Visting Australia I was struck by the similarities with the United States — only a few hundred years old, a shared language and much shared (British) heritage, prosperous, lands of immigrants – both historically and currently. Plus, the different Australian landscapes remind me so much of the different parts of the Western United States. Of course, there are many differences – my impression is that Australia is more “English” in some ways, and more liberal – they are extremely fortunate to not have to deal with a *large* radical minority of extreme religious fundamentalists trying to turn back the clock to the Middle Ages. It also doesn’t have to deal with the painful after-effects (poverty, broken families, and embedded anger) that we Americans still can feel as the wake of the most inhuman system of all, slavery.
Another notable difference is the downtowns, or as Australians would say their “CBDs” (Central Business Districts). In Australia these are pulsating, dynamic places where people come to work, shop, study, sightsee, visit service providers and government offices, and eat, drink, and go out.
By contrast most American large cities have downtowns that have died, though many are resurrecting to different degrees. With the exception of Manhattan, Chicago, San Francisco, and Boston, the story of America’s downtowns mostly goes like this:
The average income for the middle classes allowed many families to afford a car – some already in the 1920s, and many more in the postwar boom of the 1950s. This level of income was much, much higher than Western Europe at the time. If we look at Atlanta, which had 1 million people in the metro area in 1950, we see that by the 1950s most of the middle to upper middle class was living in commuter suburbs about 5 to 8 miles from the city center.
Shopping and services were still in downtown Atlanta – a congested, tiny grid of streets built to serve a town one tenth its size. It didn’t take long before developers figured out that shoppers would gladly come to a suburban shopping mall to do all their shopping. Cinemas followed. Places of employment followed.
This happened in most US cities. In Atlanta it was exacerbated by racial integration. As black Atlantans found ways to move into neighborhoods with better housing; and as parks and restaurants removed barriers to black patrons, some whites reacted by abandoning the city altogether – “white flight”.
On top of this, city streetcar networks were systematically ripped up in a conspiracy by vehicle manufacturers and tire companies, and these were replaced by buses. (In Atlanta, exceptionally, they were first replaced by trolleybuses – electric buses with overhead wires. Only later were these replaced by buses). Over the long term this represented a serious degradation of public transportation. Serious attempts at more efficient public transit made little headway in most cities – for example Atlanta did get a subway in the 1970s; actually the truncated remains of what was supposed to be a fast regional railway system like Paris’s RER.
Only now are American cities starting to revive mostly due to changes in lifestyle. Some Americans are tired of long commutes, driving miles in a car to get to a grocery store, and the lack of diversity and cultural opportunities in the suburbs and exurbs. Some fall in love with the charm of the older houses. And as more middle class people move back into the city, the better the neighborhoods become, and the safer they become.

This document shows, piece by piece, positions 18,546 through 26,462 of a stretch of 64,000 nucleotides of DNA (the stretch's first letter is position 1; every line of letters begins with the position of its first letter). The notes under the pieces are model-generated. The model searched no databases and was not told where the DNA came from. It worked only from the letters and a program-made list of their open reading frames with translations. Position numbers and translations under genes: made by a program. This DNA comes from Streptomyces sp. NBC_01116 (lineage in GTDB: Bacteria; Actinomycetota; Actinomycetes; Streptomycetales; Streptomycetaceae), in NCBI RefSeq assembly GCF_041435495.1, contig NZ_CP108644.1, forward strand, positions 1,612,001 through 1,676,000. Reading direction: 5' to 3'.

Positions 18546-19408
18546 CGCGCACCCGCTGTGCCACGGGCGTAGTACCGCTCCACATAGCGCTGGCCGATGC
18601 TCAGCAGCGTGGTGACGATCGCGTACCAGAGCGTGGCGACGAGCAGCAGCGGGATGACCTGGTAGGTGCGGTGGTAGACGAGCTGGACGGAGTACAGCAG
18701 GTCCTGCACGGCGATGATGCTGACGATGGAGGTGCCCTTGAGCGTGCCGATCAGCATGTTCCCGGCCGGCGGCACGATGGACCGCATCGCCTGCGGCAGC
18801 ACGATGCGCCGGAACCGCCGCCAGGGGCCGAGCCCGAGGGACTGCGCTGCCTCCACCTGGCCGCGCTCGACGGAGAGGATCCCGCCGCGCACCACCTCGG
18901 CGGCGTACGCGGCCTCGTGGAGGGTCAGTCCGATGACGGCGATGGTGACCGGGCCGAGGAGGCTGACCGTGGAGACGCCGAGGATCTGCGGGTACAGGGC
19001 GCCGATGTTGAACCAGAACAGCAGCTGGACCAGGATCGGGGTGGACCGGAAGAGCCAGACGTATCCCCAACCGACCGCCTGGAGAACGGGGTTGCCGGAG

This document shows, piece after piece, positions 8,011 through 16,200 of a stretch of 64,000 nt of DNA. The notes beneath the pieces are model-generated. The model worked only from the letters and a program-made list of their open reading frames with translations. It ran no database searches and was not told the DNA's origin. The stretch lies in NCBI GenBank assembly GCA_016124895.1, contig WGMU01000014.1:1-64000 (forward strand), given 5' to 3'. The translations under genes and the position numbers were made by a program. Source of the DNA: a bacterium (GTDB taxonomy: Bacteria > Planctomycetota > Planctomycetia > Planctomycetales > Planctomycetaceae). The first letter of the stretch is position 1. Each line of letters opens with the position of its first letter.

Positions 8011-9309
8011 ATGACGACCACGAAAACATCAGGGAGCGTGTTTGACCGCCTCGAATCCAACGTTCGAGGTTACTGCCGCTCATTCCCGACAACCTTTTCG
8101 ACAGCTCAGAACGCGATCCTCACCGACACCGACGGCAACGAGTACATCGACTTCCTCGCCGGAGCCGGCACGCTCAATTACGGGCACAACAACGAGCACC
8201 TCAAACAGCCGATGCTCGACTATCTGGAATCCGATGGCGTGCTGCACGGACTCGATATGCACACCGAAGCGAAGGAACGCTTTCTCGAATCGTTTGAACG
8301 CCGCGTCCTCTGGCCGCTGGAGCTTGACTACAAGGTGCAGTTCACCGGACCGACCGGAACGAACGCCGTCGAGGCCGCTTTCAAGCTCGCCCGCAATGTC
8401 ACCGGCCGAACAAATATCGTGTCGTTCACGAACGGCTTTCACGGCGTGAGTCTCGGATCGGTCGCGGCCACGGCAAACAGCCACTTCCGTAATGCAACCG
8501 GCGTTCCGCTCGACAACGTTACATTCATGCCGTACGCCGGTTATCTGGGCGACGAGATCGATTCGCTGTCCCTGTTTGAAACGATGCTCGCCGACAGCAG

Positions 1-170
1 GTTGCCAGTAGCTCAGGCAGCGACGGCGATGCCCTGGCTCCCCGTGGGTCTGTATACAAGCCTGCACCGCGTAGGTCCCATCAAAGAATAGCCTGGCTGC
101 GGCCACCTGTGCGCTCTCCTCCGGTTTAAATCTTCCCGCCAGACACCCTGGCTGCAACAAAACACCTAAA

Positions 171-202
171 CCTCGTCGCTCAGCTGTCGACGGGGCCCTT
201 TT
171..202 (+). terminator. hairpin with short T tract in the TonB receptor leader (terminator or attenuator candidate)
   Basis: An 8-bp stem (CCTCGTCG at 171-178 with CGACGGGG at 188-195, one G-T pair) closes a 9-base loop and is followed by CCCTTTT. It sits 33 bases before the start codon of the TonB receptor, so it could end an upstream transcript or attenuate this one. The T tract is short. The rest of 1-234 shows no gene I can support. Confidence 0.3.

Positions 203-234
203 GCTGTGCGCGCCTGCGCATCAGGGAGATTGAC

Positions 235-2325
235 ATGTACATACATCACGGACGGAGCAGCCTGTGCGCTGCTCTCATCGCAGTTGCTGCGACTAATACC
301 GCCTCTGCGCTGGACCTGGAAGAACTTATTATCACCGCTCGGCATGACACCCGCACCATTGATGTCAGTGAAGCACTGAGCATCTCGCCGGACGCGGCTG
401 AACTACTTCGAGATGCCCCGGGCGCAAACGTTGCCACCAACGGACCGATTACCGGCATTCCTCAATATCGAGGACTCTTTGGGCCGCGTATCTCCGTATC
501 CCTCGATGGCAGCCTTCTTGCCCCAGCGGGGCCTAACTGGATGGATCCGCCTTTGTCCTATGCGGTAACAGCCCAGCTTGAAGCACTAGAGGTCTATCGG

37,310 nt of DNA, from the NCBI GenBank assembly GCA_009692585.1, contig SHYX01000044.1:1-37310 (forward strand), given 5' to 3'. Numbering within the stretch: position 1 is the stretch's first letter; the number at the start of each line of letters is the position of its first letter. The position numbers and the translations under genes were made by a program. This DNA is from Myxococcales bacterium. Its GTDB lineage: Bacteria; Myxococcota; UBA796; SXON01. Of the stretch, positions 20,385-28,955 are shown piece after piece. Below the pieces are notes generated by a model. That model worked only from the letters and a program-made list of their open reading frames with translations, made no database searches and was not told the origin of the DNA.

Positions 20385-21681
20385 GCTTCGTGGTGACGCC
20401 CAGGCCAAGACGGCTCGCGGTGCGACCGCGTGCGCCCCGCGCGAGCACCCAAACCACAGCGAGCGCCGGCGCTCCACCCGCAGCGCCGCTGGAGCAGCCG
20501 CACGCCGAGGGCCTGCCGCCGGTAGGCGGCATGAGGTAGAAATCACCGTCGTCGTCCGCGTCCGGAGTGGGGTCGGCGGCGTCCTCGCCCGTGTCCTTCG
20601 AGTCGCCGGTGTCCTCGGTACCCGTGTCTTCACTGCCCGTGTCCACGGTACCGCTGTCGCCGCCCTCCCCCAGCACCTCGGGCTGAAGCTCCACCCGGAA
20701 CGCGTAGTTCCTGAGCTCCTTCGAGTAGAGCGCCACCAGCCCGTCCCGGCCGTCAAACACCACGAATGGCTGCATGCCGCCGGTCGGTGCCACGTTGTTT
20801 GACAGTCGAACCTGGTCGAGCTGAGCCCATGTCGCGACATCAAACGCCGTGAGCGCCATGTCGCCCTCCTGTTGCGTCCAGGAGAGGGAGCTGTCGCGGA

So why does Australia have – and why did it never lose its dynamic city centers? I am curious.
My theory goes as follows. *I have no idea if these ideas are valid* In any case, the situation in Australia would be due to a combination of factors:
1. Incomes in Australia were not high enough for the majority of the population to own cars until much later than the United States – therefore most people remained dependent on public transit
2. Planning occurs at the level of the entire metropolitan area – unlike the US where zoning and planning power rests at the city level – and the city only controls a small percentage of the total metro area. This allows for regional power for planning in Australia – and if this means an emphasis on public transport, the Australian region can effectively implement it. In the US regional planning is dependent on multiple power centers (counties, etc.)
3. The Australian city governments – by the time most people could afford cars – had learned from the lessons of the US – and emphasized centralization of the city and public transport.
3a. What I am not sure about is if cities zone against large-scale malls and/or big box stores in suburbs. I do know these exist, and perhaps the CBD shopping “holds its own” against suburban shopping due to all the other factors mentioned here, i.e. that people are in the city center anyway for work, services, study, and leisure.
3b. I am also not sure if Australian governments zone against large employers establishing themselves in the suburbs. For example in Atlanta, downtown is for conventions, tourism, lawyers, government, utilities and a couple corporate HQs – Coke, the old BellSouth, and Georgia Pacific. But the large corporate HQs like UPS, NCR, Delta, and Home Depot are all in the ‘burbs. I wonder to what extent this is zones against in Australia.
4. In the case of Melbourne, there was a strong leader of the tram company who saved the tram system, one of the world’s largest. Sydney did however (sadly) go over to buses. But both Sydney and Melbourne have extensive commuter rail networks.
Food for thought. Lucky Melbourne and Sydney that they do not have to rebuild their city centers, and what dynamic, energetic, wonderful places they are. But also, I do enjoy watching the American city centers get better and better with time – intown Atlanta included.